Low-Cost Web Development: Why Cheap Websites Aren’t Worth It – Red Letter Marketing
Avoid the Pitfalls of a Dodgy Web Developer – Topical Coast Web Design
Mistakes to avoid when hiring a new web development firm – Siftware
13 Ways to Tell Your Web Designer Is Ripping You Off – Jonroc
How to Avoid Web Design Scams – Nuts and Bolts Media

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Can you create content just using FOSS?

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Note: this “guide” may not be 100% FOSS and there may be some things in here you don’t agree with (or find to be not free or open source). I understand but I’m not going to going into the deep details of Javascript not being FOSS, or finding a company that runs everything on FOSS. I encourage you to channel any anger you may have, to write your own blog post about this (or something similar). Or don’t. That is 100% up to you.

FOSS stands for free, and open source software. If you aren’t looking for it you may not think there is any free and open source software on the internet to download and use. Or you may have seen it but decided to go with other software since you knew the brand name or it was easier for you to use. Open source software can be used in many ways, and for many things. But here is how to create content using FOSS.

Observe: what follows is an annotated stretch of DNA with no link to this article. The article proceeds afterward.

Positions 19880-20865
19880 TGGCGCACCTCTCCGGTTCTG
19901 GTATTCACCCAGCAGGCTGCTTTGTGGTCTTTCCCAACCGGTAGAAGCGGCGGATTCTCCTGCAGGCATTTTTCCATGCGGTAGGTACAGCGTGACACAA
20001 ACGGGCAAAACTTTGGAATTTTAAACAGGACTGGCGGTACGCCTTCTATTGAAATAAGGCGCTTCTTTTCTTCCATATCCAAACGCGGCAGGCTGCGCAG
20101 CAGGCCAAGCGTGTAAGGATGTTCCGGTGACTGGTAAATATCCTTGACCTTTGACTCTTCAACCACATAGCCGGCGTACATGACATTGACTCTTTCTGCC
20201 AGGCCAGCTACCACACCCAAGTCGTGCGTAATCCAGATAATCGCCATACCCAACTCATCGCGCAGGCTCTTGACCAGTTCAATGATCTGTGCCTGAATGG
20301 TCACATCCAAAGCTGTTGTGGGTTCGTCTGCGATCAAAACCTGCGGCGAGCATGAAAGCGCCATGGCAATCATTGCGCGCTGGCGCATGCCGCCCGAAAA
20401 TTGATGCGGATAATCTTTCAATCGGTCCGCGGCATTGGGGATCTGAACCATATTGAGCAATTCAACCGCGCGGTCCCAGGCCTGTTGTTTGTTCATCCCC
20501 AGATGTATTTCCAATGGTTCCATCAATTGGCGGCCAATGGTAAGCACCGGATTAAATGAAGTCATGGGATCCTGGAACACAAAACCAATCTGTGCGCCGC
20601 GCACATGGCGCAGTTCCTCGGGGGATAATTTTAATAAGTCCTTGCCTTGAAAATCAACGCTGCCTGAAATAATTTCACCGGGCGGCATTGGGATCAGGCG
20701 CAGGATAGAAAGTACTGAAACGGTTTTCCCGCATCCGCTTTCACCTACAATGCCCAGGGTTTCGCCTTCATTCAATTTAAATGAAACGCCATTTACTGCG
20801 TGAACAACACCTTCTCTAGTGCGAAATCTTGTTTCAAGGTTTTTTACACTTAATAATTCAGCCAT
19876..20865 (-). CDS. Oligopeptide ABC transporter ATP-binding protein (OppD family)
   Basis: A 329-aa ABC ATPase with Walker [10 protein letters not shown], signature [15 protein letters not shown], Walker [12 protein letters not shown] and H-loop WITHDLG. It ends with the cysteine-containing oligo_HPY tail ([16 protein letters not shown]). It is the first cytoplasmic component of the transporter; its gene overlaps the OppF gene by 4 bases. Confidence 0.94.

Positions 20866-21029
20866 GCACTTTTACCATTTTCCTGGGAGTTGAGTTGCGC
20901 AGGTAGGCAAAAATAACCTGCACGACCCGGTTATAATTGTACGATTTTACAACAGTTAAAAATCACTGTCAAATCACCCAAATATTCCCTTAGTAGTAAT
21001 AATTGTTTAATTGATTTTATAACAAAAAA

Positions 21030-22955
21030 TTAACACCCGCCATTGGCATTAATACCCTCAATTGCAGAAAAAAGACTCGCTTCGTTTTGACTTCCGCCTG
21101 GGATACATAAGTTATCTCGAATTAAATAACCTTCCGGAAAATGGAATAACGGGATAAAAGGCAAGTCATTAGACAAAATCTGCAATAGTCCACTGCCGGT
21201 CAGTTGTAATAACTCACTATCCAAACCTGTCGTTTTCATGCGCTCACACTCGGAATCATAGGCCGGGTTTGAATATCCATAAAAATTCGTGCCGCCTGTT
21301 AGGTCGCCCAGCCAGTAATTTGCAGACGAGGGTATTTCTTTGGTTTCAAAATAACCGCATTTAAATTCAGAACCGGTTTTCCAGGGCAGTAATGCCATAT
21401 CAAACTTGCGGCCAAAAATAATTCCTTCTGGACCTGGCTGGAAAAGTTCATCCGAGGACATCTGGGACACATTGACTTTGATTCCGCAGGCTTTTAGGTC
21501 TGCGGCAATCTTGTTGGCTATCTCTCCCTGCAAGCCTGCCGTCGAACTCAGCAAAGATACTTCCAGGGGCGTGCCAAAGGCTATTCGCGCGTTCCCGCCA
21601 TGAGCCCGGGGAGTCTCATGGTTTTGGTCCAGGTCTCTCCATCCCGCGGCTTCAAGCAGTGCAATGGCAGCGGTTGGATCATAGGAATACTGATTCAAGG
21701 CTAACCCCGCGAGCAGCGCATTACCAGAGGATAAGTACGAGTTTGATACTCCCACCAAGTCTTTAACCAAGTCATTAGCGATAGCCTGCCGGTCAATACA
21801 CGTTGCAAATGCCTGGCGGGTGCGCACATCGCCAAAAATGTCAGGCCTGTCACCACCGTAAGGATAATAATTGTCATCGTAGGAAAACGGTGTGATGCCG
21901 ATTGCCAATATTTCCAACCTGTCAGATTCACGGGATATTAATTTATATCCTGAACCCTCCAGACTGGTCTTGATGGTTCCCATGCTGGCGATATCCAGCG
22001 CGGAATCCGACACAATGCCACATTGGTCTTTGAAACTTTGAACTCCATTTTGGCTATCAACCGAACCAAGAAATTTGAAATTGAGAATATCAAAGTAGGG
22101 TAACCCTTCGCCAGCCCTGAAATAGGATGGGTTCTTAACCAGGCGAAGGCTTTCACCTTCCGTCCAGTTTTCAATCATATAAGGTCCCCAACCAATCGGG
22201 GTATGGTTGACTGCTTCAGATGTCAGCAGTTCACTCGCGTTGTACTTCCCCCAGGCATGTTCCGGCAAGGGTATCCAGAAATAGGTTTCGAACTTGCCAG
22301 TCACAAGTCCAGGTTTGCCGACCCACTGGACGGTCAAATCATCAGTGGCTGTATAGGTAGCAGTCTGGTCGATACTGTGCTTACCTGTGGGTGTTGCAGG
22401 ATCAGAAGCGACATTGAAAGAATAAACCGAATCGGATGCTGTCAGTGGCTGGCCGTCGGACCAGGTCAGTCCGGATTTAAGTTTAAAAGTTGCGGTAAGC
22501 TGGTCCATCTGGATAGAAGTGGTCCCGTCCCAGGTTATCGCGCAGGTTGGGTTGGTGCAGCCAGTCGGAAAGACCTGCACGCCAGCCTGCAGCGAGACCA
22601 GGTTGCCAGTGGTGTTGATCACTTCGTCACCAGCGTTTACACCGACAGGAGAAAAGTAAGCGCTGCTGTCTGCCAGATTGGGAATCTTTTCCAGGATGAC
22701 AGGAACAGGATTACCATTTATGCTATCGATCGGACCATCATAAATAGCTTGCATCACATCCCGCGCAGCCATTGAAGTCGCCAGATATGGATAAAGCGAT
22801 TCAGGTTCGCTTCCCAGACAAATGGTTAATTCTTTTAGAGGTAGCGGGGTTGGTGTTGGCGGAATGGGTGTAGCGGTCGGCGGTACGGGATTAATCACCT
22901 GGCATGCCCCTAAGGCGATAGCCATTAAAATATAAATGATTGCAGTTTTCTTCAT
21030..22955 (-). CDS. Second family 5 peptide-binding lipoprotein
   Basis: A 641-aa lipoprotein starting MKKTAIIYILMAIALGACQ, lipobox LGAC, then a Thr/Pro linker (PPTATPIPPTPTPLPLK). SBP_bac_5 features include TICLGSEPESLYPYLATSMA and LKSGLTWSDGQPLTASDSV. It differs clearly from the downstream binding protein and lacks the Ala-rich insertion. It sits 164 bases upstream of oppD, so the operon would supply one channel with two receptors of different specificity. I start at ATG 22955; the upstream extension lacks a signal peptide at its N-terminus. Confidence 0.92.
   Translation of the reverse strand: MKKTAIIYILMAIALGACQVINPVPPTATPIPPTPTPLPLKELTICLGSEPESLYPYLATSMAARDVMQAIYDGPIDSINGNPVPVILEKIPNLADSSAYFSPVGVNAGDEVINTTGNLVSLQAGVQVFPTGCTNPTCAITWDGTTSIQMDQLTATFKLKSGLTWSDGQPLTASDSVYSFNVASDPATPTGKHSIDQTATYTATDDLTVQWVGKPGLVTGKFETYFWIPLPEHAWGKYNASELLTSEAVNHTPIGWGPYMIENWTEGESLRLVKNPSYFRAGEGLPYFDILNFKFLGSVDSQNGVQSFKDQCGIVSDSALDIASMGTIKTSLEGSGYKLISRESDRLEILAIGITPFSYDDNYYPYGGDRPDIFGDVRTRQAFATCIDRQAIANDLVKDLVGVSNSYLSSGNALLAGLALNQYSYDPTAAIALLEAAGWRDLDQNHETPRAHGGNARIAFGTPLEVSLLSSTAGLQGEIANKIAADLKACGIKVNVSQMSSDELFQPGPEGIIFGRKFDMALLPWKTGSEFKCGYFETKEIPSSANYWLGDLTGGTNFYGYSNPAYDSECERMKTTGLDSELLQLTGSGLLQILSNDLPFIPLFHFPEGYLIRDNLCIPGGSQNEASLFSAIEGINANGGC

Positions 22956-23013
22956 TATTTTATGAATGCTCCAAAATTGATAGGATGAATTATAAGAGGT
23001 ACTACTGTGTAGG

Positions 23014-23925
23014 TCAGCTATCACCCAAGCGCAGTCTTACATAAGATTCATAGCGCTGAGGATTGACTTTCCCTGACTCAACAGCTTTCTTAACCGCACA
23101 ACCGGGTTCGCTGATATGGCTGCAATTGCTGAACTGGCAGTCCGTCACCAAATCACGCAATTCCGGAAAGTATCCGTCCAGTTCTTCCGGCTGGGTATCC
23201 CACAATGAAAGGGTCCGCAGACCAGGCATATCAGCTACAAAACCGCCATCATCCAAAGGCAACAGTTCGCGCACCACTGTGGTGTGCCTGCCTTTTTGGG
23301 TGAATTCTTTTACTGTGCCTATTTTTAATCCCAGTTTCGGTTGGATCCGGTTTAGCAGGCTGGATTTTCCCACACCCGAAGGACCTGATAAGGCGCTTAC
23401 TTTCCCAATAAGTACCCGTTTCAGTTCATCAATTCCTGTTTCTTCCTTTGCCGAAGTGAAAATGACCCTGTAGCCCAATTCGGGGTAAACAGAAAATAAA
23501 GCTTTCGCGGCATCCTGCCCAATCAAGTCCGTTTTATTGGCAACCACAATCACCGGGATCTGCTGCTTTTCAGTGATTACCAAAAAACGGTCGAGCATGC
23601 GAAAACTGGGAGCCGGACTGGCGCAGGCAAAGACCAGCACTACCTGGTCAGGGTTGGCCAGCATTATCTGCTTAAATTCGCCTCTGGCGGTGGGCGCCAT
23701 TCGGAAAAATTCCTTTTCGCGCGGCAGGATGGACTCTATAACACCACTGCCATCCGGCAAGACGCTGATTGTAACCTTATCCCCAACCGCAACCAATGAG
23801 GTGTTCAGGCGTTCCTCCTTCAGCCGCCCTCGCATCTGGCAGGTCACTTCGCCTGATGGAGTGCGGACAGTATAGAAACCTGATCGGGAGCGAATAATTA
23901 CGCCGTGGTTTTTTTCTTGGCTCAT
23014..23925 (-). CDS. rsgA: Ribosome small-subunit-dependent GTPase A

First we need to know the definition of content, according to Merriam-Webster content is “the topics or matter treated in a written work” or “the principal substance (such as written matter, illustrations, or music) offered by a website“.

If we are going with the first definition then you need an FOSS operating system, Windows and Mac aren’t FOSS, so what is available? You most likely have heard of Ubuntu or Debian and while some people (the Free Software Foundation) may not consider these to be FOSS operating system they are well known enough that they could be considered FOSS (and I don’t want to go deep into the details of some drivers not being FOSS, or other related things). I’m not going to guide you through the install as every operating system is different. Once you have it installed most have some sort of text editor that you can use. If you type into there then you have created content (even if it’s just for yourself) using FOSS.